Case Study: Xerox Document Centre 220ST

Birchill Hospital was buried under paper until it came up with a healthy alternative

Birchill Hospital was buried under paper until it came up with a healthy alternative


There is much more to scanning technology than grabbing graphics for web pages and inserting them into documents. Scanning is an essential element of any electronic document processing system and in those organisations where the move away from paper is starting to take place, document scanning is a priority task. In such a situation the requirements placed on a scanning device are quite different to those required for a scanner in a home or small office environment.

This move towards "paperless" processing is nowhere more urgent than in the health sector. Patient records, case notes, x-rays and other imaging results, drug charts, analyses ... there is an almost endless stream of paper documentation that exists for each patient. Add to this the paper records for the employees in the sector and it is clear why the move to electronic storage and dissemination of records is such a high priority. It also explains why the Department of Health is investing over £1 billion in its flagship NHSnet project, which aims, amongst other things, to get hospitals, clinics, GPs, NHS Trusts and others on-line by the year 2002.

The main aims in moving towards the adoption of electronic document processing are to improve efficiency, streamline working practices and, most importantly, to improve on the delivery of patient care. In practice, this means that local NHS trusts and hospitals are faced with the daunting task of taking their existing paper documents and turning them into electronic equivalents which can be disseminated across networks, printed out where required and stored centrally for easy access. All of this has to be achieved without compromising patient confidentiality or impacting adversely on the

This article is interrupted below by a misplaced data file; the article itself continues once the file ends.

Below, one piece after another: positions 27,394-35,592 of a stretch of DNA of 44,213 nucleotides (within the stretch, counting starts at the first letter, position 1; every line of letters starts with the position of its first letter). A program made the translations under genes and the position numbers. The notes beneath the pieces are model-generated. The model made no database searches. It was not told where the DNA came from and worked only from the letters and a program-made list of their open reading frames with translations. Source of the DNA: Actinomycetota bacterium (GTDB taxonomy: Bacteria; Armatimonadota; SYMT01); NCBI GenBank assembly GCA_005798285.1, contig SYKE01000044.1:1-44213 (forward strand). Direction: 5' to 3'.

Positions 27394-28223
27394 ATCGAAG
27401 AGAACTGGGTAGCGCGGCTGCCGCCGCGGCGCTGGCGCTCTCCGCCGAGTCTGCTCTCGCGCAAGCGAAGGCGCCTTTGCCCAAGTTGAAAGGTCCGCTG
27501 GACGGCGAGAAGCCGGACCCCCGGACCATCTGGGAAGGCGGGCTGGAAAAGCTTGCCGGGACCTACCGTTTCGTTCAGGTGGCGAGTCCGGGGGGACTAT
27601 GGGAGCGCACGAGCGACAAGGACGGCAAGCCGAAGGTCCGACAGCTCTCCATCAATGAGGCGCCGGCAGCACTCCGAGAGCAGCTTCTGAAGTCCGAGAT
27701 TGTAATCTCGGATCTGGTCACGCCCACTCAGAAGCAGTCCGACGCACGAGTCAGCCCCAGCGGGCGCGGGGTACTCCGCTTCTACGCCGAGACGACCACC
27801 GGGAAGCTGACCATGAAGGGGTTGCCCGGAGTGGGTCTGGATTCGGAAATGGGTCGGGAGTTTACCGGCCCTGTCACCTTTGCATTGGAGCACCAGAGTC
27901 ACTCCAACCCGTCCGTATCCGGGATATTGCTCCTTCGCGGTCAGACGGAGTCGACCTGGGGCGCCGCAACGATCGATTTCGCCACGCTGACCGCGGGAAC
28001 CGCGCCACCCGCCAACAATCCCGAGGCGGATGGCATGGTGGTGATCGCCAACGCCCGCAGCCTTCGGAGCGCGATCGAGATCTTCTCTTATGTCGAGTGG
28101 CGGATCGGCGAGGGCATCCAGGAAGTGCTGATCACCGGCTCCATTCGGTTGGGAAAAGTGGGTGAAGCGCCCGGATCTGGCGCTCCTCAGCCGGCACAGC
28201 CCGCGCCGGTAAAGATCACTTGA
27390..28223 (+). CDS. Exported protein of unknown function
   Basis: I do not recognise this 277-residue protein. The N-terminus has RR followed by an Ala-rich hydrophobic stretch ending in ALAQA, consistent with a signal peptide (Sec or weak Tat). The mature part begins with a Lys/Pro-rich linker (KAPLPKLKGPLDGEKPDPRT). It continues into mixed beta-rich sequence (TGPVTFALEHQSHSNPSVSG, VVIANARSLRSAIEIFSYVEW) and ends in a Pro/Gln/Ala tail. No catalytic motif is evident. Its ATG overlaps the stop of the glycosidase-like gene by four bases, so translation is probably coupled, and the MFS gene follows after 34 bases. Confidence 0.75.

day-to-day functioning of the hospital.

The case of Birchill Hospital

Birchill Hospital, part of the Rochdale NHS Trust, is a typical example. Analysis showed that over 50 per cent of its monthly document output comes from the psychiatric department. This paper documentation often has to be sent to a number of disparate wards and offices, in addition to the main recipients, who include the community mental health nurses housed in the Sudden Resource Centre. Some of these wards and offices are many miles away, which meant that case notes - many of which may extend to several hundred pages - would often have to be delivered using couriers or taxis. This is extremely expensive and risks the chances of notes going missing or, in some cases, breaches of patient-record confidentiality rules.

Because of the risk of notes being lost, it is hospital policy that only copies are sent off-site. This meant that voluminous case notes of several hundred pages would have to be photocopied before being sent off. Other high volume copying work includes regular central government and local government circulars, hospital policy documents and departmental memos ( all of which require photocopying and dissemination.